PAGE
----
* Some protesters had shotgun wounds, broken bones - UN
* PM refuses to resign, says opposition stirring trouble
GENEVA Nov 30 (Reuters) - The top United Nations human rights official accused Tunisia's security forces on Friday of using excessive force to quell a protest in an economically deprived region of the north African country.
Navi Pillay, High Commissioner for Human Rights, said the authorities must stop using firearms against demonstrators in some of her harshest criticism of the Islamist-led government brought to power by an Arab Spring uprising last year.
The tactics used to put down the protests this week have stirred anger among secular politicians in Tunisia, who say the new government is advocating the kind of harsh policing long employed by ousted autocrat Zine al-Abidine Ben Ali.
More than 220 people are believed to have been injured when the demonstrators demanding jobs clashed with police on Tuesday and Wednesday in Siliana, a city on the edge of the Sahara whose inhabitants have long complained of neglect.
Staff from Pillay's office visited protesters admitted to hospital in the capital Tunis with shotgun wounds to the head, back and face, her spokesman Rupert Colville said.
Some had eye injuries that could lead to blindness, while others had broken bones.
"The High Commissioner condemns the excessive and disproportionate use of force by members of the security forces against the protesters, whose demonstration was announced in advance," Colville told a news briefing in Geneva.
"In particular, she is urging the authorities to immediately halt the use of shotguns against protesters," he said, while adding that protesters should also avoid resorting to violence.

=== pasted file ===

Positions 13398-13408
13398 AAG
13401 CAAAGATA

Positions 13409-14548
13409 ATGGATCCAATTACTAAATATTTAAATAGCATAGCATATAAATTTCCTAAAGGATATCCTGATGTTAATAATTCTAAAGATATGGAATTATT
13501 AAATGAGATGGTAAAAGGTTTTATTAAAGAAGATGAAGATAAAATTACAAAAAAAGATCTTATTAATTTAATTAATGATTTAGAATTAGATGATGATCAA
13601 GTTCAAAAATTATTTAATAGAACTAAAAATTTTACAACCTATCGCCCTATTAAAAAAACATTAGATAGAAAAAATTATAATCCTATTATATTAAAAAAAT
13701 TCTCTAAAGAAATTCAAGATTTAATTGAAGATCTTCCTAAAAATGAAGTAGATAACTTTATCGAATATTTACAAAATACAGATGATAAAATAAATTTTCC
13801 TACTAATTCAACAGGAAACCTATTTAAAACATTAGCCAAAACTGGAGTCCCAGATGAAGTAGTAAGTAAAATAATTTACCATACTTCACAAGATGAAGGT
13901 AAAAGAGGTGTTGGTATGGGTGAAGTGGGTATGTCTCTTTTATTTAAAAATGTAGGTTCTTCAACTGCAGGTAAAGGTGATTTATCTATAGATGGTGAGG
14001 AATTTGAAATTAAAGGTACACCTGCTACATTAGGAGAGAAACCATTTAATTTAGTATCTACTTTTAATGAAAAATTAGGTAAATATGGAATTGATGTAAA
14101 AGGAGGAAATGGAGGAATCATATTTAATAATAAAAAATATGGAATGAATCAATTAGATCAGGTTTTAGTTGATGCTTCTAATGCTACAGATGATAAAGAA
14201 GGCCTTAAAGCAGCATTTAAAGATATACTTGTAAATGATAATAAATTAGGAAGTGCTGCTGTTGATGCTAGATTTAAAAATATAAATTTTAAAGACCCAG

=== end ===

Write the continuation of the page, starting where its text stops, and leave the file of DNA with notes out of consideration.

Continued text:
A team of U.N. rights officials arrived in Siliana on Friday for talks with local authorities and Pillay's staff also planned to visit police officers injured in the unrest, Colville said.
Up to 10,000 people protested again in Siliana on Friday, demanding the removal of the local Ennahda governor, a witness and local activist said.
"Police have fired teargas on protesters and are chasing people down the streets, but it's much more calm than previous days," said a resident who gave his name as Amin. "They are shouting for the end of Jebali and the governor. They have the slogan: Jebali 'Game over'"
"Game over" was a slogan used in the 2011 Tunisian uprising that was taken up by protesters in other Arab countries.
Prime Minister Hamadi Jebali, from the Islamist Ennahda party that rules with two junior leftist partners, rejected calls for his resignation on Thursday and accused opposition parties of sowing disorder.
"The rights to freedom of expression and opinion, and peaceful assembly, are fundamental human rights which must be protected and respected," said Colville. (Reporting by Stephanie Nebehay)